The move from Weebly to WordPress is nearly complete. I still have a few pages to transfer over, but for the most part, it's done.
This is great news for me. I can now get back to posting about writing on a regular basis, usually every Monday, although I may (or may not) expand that soon.
Speaking of, my very first post "Carpe Diem," written this past November, detailed a few bits of my personal writing journey, but it didn't touch on my biggest reason for setting up a writing-oriented blog under my own name: To help other writers, aspiring or published, fulfill their own dreams.
The impetus behind that decision is reinforced nearly every time I open my inbox. Last week, the daughter of a family friend sent me a draft of her first manuscript. I cannot convey how honored I was by the privilege she afforded. It took a huge leap of faith on her part to trust me with her words. I hope I can justify that faith in the advice I share with her.
In the course of my short publishing career, I have encountered dozens of aspiring writers like M., people who have persevered and completed a manuscript or are in the process of writing one. The most common theme is this, that every aspiring author needs help, from the mechanics and craft to the business decisions needed to become financially successful and build or sustain one's career.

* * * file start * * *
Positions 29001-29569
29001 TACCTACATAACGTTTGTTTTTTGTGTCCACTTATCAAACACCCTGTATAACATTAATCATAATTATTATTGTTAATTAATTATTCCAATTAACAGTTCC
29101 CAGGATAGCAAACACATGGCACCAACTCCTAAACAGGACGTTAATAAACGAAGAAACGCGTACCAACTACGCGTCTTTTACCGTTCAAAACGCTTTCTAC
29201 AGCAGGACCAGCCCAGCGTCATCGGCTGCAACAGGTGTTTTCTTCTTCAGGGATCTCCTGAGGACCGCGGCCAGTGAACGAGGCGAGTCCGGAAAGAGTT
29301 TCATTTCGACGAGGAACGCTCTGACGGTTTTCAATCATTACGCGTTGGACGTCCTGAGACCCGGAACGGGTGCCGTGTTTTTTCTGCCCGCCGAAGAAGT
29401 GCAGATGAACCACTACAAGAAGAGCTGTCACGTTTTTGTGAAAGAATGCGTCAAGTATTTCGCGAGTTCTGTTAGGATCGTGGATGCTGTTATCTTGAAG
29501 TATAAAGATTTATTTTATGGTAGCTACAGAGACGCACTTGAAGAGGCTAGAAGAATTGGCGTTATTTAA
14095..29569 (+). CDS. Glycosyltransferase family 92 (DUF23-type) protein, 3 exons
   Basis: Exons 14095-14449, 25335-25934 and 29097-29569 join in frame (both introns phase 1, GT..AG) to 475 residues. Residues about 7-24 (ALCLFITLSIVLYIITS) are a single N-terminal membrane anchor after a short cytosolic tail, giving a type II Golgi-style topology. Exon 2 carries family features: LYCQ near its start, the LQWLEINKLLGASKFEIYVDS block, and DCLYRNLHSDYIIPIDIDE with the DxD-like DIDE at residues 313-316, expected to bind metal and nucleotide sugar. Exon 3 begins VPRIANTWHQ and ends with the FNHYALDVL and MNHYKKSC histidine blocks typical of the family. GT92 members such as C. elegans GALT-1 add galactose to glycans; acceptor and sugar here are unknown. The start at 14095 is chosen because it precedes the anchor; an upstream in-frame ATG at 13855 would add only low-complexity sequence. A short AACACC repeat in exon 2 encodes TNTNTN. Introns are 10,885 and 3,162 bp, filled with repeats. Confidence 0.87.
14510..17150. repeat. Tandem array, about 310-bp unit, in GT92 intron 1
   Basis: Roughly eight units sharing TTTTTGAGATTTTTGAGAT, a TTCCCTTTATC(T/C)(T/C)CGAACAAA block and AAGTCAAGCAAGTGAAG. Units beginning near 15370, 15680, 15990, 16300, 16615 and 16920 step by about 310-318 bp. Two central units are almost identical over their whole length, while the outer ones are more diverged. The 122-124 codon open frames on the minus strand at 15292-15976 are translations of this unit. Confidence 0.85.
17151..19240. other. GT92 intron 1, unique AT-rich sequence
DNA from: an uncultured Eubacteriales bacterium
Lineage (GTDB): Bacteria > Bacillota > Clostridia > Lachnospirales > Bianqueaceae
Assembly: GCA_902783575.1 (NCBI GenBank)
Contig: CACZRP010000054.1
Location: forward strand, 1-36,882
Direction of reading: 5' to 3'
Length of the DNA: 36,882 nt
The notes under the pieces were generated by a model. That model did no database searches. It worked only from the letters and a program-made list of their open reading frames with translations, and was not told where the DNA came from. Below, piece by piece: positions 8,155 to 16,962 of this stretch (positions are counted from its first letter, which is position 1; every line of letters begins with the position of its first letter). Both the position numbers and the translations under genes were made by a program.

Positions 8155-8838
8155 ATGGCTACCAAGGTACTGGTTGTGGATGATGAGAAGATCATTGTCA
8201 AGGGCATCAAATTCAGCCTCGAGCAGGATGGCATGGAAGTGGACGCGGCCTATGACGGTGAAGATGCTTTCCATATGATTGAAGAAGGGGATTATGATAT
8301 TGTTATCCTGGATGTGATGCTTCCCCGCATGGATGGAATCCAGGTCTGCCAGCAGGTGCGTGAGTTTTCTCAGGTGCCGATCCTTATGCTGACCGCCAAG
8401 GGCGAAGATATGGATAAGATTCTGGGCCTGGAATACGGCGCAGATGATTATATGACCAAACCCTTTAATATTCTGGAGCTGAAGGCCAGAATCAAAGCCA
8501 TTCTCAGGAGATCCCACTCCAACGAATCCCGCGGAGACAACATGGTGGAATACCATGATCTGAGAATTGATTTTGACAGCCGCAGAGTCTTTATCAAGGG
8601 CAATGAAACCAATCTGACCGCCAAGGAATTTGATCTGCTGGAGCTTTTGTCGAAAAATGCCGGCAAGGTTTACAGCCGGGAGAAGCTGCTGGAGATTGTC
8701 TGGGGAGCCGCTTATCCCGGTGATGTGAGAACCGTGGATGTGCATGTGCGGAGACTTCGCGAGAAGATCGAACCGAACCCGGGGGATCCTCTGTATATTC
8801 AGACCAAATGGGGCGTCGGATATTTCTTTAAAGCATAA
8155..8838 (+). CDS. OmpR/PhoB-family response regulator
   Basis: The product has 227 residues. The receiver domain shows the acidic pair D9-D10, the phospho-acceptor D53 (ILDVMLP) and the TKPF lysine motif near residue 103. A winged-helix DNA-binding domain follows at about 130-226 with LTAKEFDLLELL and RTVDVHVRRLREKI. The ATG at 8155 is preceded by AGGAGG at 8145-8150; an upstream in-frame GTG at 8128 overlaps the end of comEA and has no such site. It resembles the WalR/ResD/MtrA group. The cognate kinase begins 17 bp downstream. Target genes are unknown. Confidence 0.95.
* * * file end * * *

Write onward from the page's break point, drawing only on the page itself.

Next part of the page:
They need help, just like I did. The least I can do is give back some of the help I've received along the way.
One way I'm doing that is by compiling my thoughts on the various aspects of writing and publishing them here, one post at a time. I'm also working on a series of books and courses to share the knowledge gleaned from my experiences as a published author.
The very first formal offering is a PDF called An Introduction to the Tension Driven Plot, a simple guide to keeping readers glued to every page. It's available as a free download to anyone interested.
I'll have more for you soon, including a full-length book, What's Your Plan? Questions Every Author Should Answer before Publishing Fiction. Keep an eye out for that. In the meantime, download your free plotting guide and watch for more posts on writing each week.